0.            Contributed significantly to the growth of the Gross Domestic Product (GDP), employment generation and exports. The sector now includes not only SSI units but also small scale services and business enterprise (SSSBEs) and is thus referred to as the small enterprises sectors.

1.2       STATEMENT OF THE PROBLEM

Small and medium enterprises have not made the desired impact on the Nigerian economy in-spite of all the efforts and support of succeeding administrations and governments gives a cause for concern. The

7


expectation has been that, after the initial take off of the small scale enterprises, the business should be able to raise funds from the formal sector especially MFIs or banking industries to expand its operations. This has not been the case for a number of reasons (Sule, 1986; Inang and Ukpong, 1996; Iniodu and Udomesiet, 2004);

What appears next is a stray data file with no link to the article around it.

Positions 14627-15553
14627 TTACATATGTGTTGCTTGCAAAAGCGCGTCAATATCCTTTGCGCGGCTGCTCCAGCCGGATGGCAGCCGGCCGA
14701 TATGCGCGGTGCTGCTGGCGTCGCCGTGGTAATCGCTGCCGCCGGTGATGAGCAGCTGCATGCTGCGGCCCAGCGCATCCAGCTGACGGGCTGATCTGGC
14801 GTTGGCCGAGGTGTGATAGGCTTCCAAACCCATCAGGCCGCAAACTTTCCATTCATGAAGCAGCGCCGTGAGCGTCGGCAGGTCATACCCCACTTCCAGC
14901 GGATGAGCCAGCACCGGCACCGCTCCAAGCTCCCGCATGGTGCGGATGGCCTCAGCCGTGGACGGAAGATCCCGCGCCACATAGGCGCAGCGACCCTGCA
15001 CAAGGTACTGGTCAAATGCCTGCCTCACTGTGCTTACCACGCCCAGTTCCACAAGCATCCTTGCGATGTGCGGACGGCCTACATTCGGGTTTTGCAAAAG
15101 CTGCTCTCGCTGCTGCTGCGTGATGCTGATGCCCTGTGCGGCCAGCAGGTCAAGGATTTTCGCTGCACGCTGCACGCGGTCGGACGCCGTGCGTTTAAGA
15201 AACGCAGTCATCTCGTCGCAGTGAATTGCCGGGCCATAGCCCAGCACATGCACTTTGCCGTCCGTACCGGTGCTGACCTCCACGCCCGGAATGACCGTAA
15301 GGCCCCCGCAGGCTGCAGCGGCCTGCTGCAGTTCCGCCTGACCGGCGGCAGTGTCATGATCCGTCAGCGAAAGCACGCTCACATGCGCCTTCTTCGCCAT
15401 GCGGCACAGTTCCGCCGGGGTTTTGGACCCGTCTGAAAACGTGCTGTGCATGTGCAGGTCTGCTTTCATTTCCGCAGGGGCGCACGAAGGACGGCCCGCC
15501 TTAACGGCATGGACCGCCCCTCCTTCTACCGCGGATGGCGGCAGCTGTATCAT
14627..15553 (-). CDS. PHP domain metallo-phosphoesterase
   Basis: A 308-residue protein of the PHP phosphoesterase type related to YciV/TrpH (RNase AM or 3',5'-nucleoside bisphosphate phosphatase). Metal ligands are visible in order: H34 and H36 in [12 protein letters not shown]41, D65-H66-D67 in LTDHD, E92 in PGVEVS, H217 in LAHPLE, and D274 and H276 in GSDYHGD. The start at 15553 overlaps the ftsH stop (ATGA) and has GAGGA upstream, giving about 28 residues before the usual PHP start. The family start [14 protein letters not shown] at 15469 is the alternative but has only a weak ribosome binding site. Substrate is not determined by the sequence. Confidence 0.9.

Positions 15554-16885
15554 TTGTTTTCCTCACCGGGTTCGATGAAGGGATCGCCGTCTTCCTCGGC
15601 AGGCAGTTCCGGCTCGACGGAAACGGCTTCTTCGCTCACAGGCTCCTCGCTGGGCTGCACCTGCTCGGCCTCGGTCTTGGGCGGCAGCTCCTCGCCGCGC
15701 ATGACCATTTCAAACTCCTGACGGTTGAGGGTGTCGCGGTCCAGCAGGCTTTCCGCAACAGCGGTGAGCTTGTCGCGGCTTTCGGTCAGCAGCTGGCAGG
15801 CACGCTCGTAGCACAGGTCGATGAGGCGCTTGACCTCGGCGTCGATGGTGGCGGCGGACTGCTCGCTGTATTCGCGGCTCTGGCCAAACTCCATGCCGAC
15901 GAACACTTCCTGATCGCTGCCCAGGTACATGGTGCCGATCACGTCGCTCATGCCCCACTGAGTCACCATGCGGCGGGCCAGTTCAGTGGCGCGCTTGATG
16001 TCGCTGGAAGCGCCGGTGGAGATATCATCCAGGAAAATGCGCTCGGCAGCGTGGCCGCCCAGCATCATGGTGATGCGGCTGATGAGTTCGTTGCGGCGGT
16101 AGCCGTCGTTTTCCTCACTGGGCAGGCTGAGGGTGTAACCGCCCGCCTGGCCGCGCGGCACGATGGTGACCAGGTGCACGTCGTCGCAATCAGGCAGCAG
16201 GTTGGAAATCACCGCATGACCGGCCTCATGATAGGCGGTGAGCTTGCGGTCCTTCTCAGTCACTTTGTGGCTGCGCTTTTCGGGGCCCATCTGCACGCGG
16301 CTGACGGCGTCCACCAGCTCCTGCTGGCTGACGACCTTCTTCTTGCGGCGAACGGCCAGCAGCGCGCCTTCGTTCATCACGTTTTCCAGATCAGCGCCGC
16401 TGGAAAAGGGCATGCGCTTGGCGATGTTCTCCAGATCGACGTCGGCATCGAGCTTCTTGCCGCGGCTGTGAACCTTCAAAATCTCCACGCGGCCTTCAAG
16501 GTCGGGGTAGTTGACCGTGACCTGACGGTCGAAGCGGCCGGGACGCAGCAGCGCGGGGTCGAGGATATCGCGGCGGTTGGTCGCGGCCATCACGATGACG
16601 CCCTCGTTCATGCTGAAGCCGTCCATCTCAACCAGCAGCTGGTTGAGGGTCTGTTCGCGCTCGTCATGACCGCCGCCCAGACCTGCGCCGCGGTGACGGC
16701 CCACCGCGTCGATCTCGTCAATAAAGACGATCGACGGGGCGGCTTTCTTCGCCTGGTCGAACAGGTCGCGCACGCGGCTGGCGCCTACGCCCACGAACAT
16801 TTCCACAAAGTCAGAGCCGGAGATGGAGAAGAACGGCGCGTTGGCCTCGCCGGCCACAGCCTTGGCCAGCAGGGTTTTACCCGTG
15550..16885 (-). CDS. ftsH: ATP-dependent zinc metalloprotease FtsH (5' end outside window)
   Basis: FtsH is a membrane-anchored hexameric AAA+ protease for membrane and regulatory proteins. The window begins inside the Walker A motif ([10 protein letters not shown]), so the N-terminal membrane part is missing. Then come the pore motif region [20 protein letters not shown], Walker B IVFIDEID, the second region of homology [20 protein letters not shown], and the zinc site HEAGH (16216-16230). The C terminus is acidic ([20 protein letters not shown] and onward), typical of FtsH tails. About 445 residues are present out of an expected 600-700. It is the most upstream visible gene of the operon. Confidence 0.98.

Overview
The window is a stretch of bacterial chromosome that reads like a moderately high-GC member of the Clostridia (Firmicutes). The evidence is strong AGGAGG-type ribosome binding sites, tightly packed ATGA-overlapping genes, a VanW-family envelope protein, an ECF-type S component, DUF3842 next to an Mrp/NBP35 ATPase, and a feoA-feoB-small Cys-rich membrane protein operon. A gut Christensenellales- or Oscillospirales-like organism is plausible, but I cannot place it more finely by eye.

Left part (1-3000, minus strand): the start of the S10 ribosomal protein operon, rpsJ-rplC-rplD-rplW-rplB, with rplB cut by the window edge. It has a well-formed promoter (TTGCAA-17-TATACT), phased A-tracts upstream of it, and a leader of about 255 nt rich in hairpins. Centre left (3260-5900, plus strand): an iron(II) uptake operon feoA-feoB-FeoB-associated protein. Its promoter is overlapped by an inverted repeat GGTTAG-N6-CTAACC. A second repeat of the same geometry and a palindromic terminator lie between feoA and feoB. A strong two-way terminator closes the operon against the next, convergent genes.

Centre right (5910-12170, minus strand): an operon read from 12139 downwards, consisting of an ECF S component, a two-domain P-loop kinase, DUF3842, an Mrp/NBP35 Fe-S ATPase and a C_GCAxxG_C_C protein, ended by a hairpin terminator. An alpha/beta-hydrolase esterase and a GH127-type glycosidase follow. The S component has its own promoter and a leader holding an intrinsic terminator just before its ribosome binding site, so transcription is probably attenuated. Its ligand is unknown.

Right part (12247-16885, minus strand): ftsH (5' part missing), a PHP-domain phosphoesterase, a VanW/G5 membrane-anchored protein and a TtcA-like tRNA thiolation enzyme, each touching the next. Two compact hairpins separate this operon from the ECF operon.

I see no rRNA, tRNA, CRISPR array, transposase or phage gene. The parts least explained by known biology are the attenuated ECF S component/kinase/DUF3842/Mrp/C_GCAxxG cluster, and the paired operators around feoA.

·        The perception of small and medium enterprises as high risks;

·        Inability of the SMEs to prepare acceptable or viable banking business plans;

·        Poor record keeping, especially of financial operations which at times make the entrepreneur draw money than expected from the business either for personal or family use;

·        Discriminatory cultural practices which at times make it impossible or difficult for women to borrow or own assets or land titles;


You either get what you want or your money back. T&C Apply





Share a Comment


You can find more project topics easily, just search

Research Project Topics with a index have Instant Download

Quick Project Topic Search